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"Delphic Maxims" in The World Today

"Delphic Maxims" in The World Today
"Delphic Maxims" in The World Today

"Delphic Maxims" in The World Today

In our world today there are many "truisms" or sayings that have orginated in the ancient world.

Most of them we do not realize from where they originate.

One such example is the "Delphic Maxim" Know Thyself.

A Delphic maxims is a short, concise statement expressing a fundamental moral rule or rule of conduct to live by.

Often claimed as the way to happyness, the Delphic Maxims are guidelines/advice, and are not to be read as absolute rules or codes.

The Origin of the Famous Saying "Know Thyself"

"Know thyself. These were the words inscribed almost as a warning in the pronaos of the Temple of Apollo in Delphi. It was Plato who actually transmitted this phrase via his dialogues. Indeed, he suggested the importance of looking inwards before making any decisions or taking any steps forward.

Many centuries have passed since then. However, people still find themselves pretty helpless when it comes to self-knowledge. In fact, our society continues to act without reflecting first, blames others for its failures, and continues to behave without integrity.

For example, self-protective and rationalization biases abound. When you fail, you make an excuse. In fact, it’s always easier to hold others responsible for your own mistakes, to resort to the situational factor and say things like “I t’s an impossible situation, there’s just no way out”..." from the article: The Origin of the Famous Saying "Know Thyself"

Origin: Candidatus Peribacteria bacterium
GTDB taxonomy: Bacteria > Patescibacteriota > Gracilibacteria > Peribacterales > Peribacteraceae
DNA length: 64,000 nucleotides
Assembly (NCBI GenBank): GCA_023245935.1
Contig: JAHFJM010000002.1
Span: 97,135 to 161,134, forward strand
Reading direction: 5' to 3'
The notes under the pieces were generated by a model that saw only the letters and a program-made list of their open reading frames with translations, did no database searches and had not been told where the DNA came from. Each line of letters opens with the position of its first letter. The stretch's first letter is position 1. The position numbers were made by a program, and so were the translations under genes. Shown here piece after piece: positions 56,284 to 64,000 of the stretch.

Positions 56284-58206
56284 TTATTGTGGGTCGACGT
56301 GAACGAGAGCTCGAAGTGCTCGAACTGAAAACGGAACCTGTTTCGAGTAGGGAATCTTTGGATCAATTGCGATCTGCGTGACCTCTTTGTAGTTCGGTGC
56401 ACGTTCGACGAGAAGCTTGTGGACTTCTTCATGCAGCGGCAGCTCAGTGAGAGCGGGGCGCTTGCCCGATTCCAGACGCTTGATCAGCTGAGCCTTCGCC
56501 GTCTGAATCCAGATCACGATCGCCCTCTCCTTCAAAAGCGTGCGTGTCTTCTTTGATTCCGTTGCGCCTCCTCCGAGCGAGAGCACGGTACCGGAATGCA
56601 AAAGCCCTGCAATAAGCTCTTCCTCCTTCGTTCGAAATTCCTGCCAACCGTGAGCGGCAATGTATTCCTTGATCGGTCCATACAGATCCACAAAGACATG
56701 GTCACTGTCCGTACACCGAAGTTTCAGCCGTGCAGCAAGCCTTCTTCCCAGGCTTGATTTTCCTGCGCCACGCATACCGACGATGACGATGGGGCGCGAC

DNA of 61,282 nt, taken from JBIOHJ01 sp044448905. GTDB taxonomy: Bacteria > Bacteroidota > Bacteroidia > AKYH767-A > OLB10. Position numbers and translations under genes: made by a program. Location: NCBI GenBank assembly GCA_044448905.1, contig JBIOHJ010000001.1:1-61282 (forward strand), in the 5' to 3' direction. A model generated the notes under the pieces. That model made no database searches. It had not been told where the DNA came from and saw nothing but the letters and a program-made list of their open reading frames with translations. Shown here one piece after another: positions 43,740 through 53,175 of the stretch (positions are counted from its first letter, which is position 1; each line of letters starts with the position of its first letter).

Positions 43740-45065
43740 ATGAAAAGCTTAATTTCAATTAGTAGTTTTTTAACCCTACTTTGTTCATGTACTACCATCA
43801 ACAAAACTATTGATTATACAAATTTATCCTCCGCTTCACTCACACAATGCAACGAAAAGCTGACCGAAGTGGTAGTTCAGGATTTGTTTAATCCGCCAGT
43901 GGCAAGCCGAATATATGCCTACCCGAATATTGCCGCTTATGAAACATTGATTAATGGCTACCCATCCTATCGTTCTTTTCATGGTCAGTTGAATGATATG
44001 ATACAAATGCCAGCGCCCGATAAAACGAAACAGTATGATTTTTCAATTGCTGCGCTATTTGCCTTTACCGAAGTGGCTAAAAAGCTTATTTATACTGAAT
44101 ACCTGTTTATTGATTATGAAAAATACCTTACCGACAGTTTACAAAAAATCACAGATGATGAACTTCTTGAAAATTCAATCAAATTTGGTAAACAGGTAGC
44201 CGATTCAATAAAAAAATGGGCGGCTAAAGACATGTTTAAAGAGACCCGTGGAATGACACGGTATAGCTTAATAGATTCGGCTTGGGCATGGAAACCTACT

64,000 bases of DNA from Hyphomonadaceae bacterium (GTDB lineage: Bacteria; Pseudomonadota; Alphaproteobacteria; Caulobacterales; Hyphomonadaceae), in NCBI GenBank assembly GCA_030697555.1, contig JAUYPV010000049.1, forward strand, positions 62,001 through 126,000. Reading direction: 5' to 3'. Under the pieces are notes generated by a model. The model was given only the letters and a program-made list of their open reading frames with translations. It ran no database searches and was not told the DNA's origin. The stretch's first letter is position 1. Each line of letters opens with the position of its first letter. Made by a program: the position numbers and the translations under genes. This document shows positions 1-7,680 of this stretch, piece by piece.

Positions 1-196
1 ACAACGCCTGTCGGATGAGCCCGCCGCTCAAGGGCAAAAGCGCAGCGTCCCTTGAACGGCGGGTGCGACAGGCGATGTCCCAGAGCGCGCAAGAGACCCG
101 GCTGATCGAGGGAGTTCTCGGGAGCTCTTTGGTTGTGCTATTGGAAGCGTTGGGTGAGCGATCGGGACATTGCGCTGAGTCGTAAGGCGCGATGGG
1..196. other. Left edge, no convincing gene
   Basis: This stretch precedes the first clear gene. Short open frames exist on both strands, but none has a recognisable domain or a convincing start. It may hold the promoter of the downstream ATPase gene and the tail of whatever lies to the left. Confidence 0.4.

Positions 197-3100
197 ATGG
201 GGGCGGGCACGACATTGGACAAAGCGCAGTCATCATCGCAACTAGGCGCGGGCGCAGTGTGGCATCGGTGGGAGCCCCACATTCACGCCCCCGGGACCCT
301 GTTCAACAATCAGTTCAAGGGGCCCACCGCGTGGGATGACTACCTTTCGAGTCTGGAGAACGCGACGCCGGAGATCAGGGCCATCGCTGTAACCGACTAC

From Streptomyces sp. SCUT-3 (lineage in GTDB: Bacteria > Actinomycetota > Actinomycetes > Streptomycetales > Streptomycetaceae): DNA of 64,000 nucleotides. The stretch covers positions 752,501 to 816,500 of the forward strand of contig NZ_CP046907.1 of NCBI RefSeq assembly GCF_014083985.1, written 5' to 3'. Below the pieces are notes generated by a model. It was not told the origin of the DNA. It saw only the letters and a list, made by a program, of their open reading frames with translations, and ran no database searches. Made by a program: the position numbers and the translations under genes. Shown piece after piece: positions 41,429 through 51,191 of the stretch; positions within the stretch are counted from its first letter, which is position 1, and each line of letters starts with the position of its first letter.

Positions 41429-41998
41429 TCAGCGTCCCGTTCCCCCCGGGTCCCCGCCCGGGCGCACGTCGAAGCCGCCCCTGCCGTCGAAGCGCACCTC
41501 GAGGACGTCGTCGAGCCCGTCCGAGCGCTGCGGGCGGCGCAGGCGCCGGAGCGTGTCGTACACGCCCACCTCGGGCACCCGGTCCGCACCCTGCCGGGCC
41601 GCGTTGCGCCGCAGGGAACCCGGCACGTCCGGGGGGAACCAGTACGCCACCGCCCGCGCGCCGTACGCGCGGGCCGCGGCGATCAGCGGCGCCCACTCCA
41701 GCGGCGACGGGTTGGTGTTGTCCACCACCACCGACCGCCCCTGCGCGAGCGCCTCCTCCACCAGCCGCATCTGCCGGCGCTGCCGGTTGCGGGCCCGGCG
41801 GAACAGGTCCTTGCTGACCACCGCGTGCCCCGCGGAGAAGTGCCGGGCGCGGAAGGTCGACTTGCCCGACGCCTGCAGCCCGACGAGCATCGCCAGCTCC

"Know Thyself" In Popular Culture

The three best known maxims in popular culture today are – "Know thyself", "Nothing in excess", and "Give a pledge and trouble is at hand"

The Matrix movie trilogy made "Know Thyself" popular once again.

The Matrix movies combined many different religions very successfully with a New Age worldview.

The Matrix Oracle Scene


'The Matrix Oracle Scene" from video introduction

147 Delphic Maxims

"From Wikipedia: "The Delphic maxims are a set of maxims inscribed on the Temple of Apollo at Delphi. Originally, they were said to have been given by the Greek god Apollo's Oracle at Delphi, Pythia, and therefore were attributed to Apollo. The 3rd century doxographer Diogenes Laertius attributed them to the Seven Sages of Greece as did the 5th century scholar Stobaeus. Contemporary scholars, however, hold that their original authorship is uncertain, and that 'most likely they were popular proverbs, which tended later to be attributed to particular sages', Roman educator Quintilian argued that students should copy those aphorisms often to improve their moral core. Perhaps the most famous of these maxims is 'know thyself', which was the first of three maxims carved above the entrance to the Temple of Apollo at Delphi. In the 5th-century [AD] anthology of Stobaeus, there is a list of 147 maxims attributed to the Seven Sages of Greece. Stobaeus cites a certain Sosiades as his source, but the identity of Sosiades is unknown, and it was once thought that this collection of maxims was of no great antiquity. However, parallel sayings have since been found in several ancient inscriptions, some dating to around 300 BC. These inscriptions also inform us that the original maxims were 'carved on the stele at Delphi'." Source for Greek Text: "Joannis Stobaei Anthologium recensuerunt Curtius Wachsmuth et Otto Hense." Berolini apud Weidmannos. 1884." from video introduction

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